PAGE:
Then I can work on the sequel to Regency Banquet – Appetizer, which is Regency Banquet – Main Course. And you know what, now that I am retired I don’t care who knows that I write racy stuff under the pen name of Roxanna Haley! There, I feel so much better!

The NaNoWriMo site http://nanowrimo.org has a to-do list for the first week, but it doesn’t seem to take into account the fact that some people have other tasks then writing. I’m lucky to not have small children or worse, teenagers, to deal with right now. My feathered kids can be put in their cages and covered for short spells if need be. As long as my Amazon Maynard can have access to my feet now and then, he’s happy. That was probably too much information, huh?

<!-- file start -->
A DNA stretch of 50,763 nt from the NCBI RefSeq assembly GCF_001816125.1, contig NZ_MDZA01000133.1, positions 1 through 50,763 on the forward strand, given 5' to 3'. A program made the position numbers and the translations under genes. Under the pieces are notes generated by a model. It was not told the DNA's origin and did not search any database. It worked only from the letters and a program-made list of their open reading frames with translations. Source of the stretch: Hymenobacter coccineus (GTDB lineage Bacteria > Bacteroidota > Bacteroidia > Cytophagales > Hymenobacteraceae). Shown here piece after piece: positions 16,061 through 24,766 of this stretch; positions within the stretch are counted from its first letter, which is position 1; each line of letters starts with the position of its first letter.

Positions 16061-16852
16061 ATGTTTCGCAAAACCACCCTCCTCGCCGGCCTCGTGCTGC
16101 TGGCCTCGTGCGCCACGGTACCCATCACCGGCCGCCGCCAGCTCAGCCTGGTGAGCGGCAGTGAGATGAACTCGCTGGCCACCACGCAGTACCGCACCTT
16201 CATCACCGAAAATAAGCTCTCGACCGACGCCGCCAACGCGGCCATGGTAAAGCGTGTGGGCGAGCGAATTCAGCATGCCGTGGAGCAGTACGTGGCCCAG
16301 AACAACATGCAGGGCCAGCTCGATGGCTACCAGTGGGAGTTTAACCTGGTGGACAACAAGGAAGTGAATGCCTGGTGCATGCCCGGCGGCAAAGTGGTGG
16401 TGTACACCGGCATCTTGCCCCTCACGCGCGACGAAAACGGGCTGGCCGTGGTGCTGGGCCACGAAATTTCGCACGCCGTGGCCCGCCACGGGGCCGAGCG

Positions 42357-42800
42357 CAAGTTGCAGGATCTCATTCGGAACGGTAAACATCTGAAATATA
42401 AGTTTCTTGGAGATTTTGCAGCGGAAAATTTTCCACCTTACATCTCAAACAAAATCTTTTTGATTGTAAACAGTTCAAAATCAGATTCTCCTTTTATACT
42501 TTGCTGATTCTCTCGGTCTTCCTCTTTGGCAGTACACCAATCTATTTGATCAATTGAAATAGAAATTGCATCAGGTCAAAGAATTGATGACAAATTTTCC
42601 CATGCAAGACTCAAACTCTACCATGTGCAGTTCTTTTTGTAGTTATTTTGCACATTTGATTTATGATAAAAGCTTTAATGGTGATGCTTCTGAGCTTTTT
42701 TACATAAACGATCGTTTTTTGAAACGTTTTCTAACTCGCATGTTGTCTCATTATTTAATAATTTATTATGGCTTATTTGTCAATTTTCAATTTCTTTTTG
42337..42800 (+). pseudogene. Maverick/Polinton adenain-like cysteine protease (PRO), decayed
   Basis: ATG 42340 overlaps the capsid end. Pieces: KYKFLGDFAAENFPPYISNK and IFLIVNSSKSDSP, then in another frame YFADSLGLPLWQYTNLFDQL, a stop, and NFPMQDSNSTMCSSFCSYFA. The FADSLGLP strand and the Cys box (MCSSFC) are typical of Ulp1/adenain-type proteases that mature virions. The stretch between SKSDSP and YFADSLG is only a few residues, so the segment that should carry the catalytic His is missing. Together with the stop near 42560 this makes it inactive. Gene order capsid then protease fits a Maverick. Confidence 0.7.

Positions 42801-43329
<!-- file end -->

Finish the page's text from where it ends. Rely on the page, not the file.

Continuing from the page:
I wish I had chosen another novel to work on, but my shape shifters were more insistent than my captian and farm girl characters, or any of the others in the crowded waiting room in my mind. But IF I keep up my NaNo system and write a full novel each month, then things will move along quickly and more ideas will see the light of the computer screen.

Theory vs. Practice is what we have here. And I will be back on Sunday.

A, My Name Is – Hang on a second

Don’t know if you are familiar with that game referenced in the title. My husband and I played it frequently with our children when they were young and impatient and we had to wait somewhere. Or drive somewhere. Each person took a turn at the next letter in the alphabet, stated their name, their spouse’s name, where they came from and what product they sold. I think in the original version, you had to recite all the stuff before your turn to get to add to it. We played a simpler version.